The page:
How we act under fire often shows our true colors. How do we handle stress at work? How do we respond to gossip? The same is true when around family members. They see us. Does our walk match our talk? If we are seen to be “two-faced,” then there will not be much interest in what we say. How honest are we in business? How kind and generous are we when out to eat? Does anger change us and get the best of us? There are all kinds of eyes seeing you every day. Little eyes at home. The eyes of co-workers and business associates. The eyes of neighbors. And, from what they see, they make a determination about your faith.
Second, they will make a judgment about the congregation based upon what they see in you. I don’t know how many times through the years I’ve heard someone say, “Oh, I know someone that goes to your church.” And then what follows is negative. He lies. He’s a cheat. He cusses. He’s a big flirt, even though he’s married. It’s hard to overcome those negative judgments. People see you and they assume everyone in the congregation is like you. So, if the image is kind, friendly, caring, generous, helpful, that judgment will do more good than a mountain of tracts. Doctrinal truth is not as important to most people as is kindness, goodness and hearts that care.
So, this tells us that we must be careful about our influence. “Burning bridges,” leaving a place of work with ugly words, threats and things that just shouldn’t be said, might make you feel good for the moment, but it may well have ruined any opportunity for those people to ever visit the congregation. They will see the church through you. So if you have been dishonest to make a sell, cut corners that shouldn’t have been, bent the rules, the person of the world will conclude that the church is a bunch of hypocrites and fakes. The message from the pulpit can be ruined by the message of our lives. But, when you have gone out of your way to make things right, even if it costs you, people will remember. They will take note of that. And, that impression may open their eyes to listen to the message of the Gospel.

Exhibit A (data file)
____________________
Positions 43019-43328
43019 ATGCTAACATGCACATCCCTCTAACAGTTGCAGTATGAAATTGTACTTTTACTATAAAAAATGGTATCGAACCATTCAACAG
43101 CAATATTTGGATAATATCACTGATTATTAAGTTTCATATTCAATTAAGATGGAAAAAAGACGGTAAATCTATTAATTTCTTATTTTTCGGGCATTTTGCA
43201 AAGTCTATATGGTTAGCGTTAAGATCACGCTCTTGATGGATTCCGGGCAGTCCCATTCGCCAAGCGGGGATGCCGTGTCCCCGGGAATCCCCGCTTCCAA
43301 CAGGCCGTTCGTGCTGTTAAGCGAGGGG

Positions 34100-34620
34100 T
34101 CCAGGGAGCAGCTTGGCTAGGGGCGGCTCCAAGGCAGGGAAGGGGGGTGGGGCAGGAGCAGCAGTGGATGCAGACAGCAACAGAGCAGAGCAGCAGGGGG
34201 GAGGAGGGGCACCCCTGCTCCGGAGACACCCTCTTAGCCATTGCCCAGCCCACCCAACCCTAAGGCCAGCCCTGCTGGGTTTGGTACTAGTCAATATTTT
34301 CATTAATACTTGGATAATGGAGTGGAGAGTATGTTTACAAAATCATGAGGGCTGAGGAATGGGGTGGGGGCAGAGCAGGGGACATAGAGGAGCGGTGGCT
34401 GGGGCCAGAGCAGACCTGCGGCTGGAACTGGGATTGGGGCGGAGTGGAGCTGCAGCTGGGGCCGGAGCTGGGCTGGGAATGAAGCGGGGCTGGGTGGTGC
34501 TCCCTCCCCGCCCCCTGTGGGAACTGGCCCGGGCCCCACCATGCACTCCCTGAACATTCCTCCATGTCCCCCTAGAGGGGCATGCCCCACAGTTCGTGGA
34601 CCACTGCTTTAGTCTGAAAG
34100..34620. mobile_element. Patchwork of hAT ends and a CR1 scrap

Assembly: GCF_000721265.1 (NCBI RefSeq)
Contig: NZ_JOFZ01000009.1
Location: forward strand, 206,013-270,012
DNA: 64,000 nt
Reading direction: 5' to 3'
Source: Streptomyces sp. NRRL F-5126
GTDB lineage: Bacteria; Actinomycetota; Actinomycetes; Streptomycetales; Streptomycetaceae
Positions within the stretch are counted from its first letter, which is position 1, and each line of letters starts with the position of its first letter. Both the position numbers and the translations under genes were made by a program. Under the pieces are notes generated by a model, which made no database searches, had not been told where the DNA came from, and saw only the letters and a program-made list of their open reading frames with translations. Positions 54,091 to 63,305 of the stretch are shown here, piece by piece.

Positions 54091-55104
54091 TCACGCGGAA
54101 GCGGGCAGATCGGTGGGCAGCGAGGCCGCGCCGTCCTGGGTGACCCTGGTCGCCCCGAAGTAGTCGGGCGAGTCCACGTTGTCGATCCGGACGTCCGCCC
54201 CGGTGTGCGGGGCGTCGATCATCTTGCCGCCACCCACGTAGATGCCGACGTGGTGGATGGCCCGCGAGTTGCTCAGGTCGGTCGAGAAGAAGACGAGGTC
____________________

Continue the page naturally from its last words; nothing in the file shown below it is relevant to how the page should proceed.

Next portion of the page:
Third, people will make a judgment about Jesus and the system of Christianity from what they see in you. It trickles about to the Lord. Just as our good works brings glory to the Lord, our bad ways makes people want nothing to do with the Lord. We are a reflection of Jesus. This is why in this Matthew account Jesus said, “You are the light of the world,” and “you are the salt of the earth.” Jesus did not say, “You need to become that,” or, “you ought to be that.” His words were, “YOU ARE.” If indeed Christ lives in me, than the impression I leave with others is much more important than myself. Making a scene, loosing your temper, giving someone a piece of your mind, only distorts the perception one has of the Lord.
We have been blessed. And when we become a blessing to others, it shows the goodness of God. We have been forgiven. And, when we forgive others, we show the goodness of God. When we serve, we show the goodness of God. When we are thankful, we show the goodness of God.
Impressions. What we do outside the church building can be the greatest help or the biggest hindrance to everything that we do. People are watching. People are making a decision about what they see. Make sure, they see what God wants you to illustrate. You are the light…You are the salt.